Whether you were a kid eager to build your own paper rocket to launch, a robotics enthusiast or a stargazer, all facets of the Fairbanks community participated in the public activies presented by NASA, the Alaska Space Grant Program, the Fairbanks Astronomical Unit and the Geophysical Institute on June 5, 2012. More than 1,000 people attended, sharing in the excitement of viewing the transit of Venus across the face of the sun. The once-in-a-lifetime event took place both inside and outside of the Noel Wien Library.
Neal Brown, former director of the Alaska Space Grant Program and Poker Flat Research Range, said, "You can't imagine how happy I am that that many people from Fairbanks came out to take part in the event."
Brown, who manned a Sunspotter station, spent the whole day chatting with locals, showing the black pin-prick of Venus in a projection of the sun. People were amazed that some of the sun spots visible were as big or nearly as big as the planet of Venus. Brown contends that most of the day, people were lined up 20-30 people in deep in lines waiting to peer through one of the provided telescopes.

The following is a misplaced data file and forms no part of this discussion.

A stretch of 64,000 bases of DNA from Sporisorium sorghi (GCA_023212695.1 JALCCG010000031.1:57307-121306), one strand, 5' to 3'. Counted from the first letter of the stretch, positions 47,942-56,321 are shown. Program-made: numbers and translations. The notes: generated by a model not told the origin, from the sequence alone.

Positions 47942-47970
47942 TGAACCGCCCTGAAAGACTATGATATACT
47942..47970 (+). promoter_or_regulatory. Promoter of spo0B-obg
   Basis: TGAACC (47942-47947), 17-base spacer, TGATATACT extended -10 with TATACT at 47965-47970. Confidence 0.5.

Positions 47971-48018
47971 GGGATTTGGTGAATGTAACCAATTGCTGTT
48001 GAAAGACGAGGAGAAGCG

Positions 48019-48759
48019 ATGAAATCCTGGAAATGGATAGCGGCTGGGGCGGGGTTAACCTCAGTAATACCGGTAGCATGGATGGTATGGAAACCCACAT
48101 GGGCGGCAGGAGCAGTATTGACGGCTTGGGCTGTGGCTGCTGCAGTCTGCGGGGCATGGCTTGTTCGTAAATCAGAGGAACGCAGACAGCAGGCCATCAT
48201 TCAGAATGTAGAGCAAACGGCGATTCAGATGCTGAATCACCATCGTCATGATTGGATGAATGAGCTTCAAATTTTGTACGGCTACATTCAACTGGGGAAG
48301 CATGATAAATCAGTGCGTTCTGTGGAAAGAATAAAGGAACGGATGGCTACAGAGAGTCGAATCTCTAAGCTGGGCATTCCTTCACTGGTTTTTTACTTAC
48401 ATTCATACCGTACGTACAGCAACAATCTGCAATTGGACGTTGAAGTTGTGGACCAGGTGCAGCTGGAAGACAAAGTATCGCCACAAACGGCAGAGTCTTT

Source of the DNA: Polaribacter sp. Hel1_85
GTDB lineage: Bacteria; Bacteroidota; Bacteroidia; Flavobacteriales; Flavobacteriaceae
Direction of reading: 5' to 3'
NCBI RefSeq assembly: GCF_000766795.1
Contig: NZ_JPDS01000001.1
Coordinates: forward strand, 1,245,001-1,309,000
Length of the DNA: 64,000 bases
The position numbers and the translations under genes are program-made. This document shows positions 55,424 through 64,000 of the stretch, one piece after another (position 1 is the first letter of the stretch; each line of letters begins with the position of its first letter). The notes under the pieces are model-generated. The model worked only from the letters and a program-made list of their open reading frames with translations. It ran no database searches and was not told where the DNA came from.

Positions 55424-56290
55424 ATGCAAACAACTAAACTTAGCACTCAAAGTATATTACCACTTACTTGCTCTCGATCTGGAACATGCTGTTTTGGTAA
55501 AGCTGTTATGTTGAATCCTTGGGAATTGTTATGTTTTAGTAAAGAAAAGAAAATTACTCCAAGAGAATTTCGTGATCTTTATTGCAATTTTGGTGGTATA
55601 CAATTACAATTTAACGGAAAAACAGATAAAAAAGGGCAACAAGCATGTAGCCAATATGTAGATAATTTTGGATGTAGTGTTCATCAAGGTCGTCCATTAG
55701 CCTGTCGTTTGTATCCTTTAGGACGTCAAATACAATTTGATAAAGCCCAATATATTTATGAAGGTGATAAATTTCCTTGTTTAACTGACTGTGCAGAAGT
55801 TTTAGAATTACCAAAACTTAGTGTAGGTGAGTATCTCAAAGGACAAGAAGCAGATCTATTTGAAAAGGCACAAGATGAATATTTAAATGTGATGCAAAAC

Geophysical Institute Research Associate Professor Robbie Herrick provided a pair of lectures on Venus at the event. Herrick is an expert on Venus and one of his primary research foci resides in analyzing what interior processes have shaped the planet's surface.
The transit of Venus is a remarkably rare event. They occur in pairs and are separated by more than 100 years. The June 5, 2012 event was the second transit to occur this century. The last Venus transit occured in 2004. The next pair of Venus transits will occur in 2117 and 2125.
To view coverage of the event by the Fairbanks Daily News-Miner, click here.
For more information about the transit of Venus provided by NASA, click here.
PHOTO CAPTION/CREDIT: On June 5, 2012, Kevin Abnett views the transit of Venus through a Sunspotter at the Noel Wien Library in Fairbanks, Alaska. Photo by A. Hartley.